US meat plant closures mean pigs are gassed or shot instead
One Minnesota hog farmer sealed the cracks in his barn and piped carbon dioxide through the ventilation system. Another farmer has considered gassing his animals after loading them into a truck. And a third shot his pigs in the head with a gun. It took him all day.
Coronavirus outbreaks at meatpacking plants across the Midwest have created a backlog of pigs that are ready for slaughter but have nowhere to go. Hundreds of thousands of pigs have grown too large to be slaughtered commercially, forcing farmers to kill them and dispose of their carcasses without processing them into food.
And yet, around the United States, scores of people are struggling to find enough to eat, lining up at food banks after losing their jobs in the economic fallout of the pandemic.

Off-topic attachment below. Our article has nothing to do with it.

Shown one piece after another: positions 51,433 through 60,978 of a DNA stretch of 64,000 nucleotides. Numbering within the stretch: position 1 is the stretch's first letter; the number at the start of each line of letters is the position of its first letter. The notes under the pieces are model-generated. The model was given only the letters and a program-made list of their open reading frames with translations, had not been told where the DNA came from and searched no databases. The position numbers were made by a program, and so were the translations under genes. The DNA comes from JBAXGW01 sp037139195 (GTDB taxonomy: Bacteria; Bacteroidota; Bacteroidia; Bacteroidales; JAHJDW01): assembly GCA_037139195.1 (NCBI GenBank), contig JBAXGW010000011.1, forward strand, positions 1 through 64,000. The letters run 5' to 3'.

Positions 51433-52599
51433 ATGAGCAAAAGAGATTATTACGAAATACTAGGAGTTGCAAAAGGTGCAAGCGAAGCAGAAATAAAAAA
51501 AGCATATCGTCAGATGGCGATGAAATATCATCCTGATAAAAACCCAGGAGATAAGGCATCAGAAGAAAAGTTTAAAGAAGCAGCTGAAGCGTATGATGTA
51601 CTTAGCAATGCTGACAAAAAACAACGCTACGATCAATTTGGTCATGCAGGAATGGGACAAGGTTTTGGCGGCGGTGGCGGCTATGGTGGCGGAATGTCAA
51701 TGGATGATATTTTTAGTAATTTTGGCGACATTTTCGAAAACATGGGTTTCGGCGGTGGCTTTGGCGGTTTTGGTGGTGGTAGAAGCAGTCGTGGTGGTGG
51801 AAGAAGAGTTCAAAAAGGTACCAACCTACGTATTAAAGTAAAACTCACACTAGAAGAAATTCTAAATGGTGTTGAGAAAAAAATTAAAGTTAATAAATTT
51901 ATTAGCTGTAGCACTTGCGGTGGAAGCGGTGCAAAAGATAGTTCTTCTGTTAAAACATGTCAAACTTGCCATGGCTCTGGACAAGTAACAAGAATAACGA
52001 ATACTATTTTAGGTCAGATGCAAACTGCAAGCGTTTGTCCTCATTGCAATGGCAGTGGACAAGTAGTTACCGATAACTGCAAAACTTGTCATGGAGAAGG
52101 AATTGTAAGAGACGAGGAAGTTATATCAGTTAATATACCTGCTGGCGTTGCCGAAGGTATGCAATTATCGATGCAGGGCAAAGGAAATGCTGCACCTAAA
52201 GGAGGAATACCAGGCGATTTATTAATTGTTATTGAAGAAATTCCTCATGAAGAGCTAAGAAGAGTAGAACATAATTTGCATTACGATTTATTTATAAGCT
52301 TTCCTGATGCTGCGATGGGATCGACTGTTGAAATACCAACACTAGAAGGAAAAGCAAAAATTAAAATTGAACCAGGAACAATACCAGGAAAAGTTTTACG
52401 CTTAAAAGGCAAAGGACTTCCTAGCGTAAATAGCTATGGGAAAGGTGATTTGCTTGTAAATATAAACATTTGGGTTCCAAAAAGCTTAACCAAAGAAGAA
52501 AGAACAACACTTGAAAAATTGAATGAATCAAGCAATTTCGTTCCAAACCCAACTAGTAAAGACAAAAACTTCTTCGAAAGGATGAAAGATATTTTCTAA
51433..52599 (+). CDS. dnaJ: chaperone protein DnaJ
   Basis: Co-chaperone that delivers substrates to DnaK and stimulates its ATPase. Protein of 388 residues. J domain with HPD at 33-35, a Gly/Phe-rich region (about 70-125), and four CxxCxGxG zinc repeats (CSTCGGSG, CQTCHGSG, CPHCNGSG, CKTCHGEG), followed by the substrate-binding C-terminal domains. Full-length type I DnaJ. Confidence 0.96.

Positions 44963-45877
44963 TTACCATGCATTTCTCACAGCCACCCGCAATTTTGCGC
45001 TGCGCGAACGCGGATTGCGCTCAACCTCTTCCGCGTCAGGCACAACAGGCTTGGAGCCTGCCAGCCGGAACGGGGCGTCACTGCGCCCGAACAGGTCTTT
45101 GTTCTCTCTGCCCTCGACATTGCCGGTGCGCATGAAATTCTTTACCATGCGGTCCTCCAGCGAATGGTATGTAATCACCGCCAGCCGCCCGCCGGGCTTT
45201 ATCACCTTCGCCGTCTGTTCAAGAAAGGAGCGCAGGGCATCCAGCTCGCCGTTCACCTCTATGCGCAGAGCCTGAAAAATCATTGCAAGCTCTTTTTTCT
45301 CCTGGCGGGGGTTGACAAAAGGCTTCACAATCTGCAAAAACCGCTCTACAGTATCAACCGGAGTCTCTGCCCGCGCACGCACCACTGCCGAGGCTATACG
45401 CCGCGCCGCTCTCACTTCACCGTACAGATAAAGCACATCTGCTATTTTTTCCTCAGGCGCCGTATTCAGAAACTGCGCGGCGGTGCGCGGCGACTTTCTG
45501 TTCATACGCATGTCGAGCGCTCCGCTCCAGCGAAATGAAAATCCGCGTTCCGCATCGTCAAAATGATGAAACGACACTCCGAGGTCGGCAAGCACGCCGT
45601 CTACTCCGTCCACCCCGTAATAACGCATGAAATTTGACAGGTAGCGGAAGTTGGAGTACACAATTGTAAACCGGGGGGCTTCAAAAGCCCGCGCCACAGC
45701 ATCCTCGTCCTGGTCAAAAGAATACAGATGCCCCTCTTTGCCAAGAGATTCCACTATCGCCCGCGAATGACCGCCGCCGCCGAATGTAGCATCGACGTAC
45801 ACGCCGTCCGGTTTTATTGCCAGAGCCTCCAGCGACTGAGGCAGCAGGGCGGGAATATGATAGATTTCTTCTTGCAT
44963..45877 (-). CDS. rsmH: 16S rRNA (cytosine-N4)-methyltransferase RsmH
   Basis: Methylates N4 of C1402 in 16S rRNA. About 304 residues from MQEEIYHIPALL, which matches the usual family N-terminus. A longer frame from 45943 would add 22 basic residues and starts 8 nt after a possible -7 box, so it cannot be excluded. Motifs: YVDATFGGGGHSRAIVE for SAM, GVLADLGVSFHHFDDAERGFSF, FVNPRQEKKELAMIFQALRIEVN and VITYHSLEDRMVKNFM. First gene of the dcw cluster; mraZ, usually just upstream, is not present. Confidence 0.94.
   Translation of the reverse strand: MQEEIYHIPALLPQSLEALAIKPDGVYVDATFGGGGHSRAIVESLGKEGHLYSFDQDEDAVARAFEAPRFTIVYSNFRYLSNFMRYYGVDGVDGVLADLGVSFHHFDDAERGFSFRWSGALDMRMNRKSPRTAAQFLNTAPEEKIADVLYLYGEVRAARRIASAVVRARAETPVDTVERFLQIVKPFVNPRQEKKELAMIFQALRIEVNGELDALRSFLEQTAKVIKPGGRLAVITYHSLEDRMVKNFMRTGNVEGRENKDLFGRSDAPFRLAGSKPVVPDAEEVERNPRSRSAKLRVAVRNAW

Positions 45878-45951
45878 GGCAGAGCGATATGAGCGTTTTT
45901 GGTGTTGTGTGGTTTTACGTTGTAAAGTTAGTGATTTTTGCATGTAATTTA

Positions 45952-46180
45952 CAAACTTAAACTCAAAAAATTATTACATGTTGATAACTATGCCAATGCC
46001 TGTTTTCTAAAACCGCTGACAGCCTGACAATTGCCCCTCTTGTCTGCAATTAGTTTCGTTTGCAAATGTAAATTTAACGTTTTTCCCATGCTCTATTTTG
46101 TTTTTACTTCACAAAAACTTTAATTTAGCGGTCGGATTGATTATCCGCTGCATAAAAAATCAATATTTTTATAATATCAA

Distribution issues in the food supply chain have caused grocery stores and fast-food restaurants to run low on meat.
In Iowa, the nation’s largest pork-producing state, agricultural officials expect the backlog to reach 600,000 hogs over the next six weeks.
In Minnesota, an estimated 90,000 pigs have been killed on farms since the meat plants began closing last month.
The crisis mostly affects farmers with large pork operations who usually send pigs to be slaughtered in giant meatpacking plants run by companies like Tyson and Smithfield.
But the obligation to kill the animals themselves, and then get rid of the carcasses, is wrenching. Last month, Sen. Chuck Grassley, R-Iowa, and other leaders in Iowa asked the White House’s coronavirus task force to provide mental health resources to hog farmers, as well as money to compensate them for the pigs they have had to kill and not turned into meat.
On Tuesday, a bipartisan group of 13 senators sent a letter to congressional leaders asking for funding for pig farmers.
Last month, President Donald Trump ordered meat processing plants to keep running. And the federal government has announced plans to buy $100 million a month in surplus meat.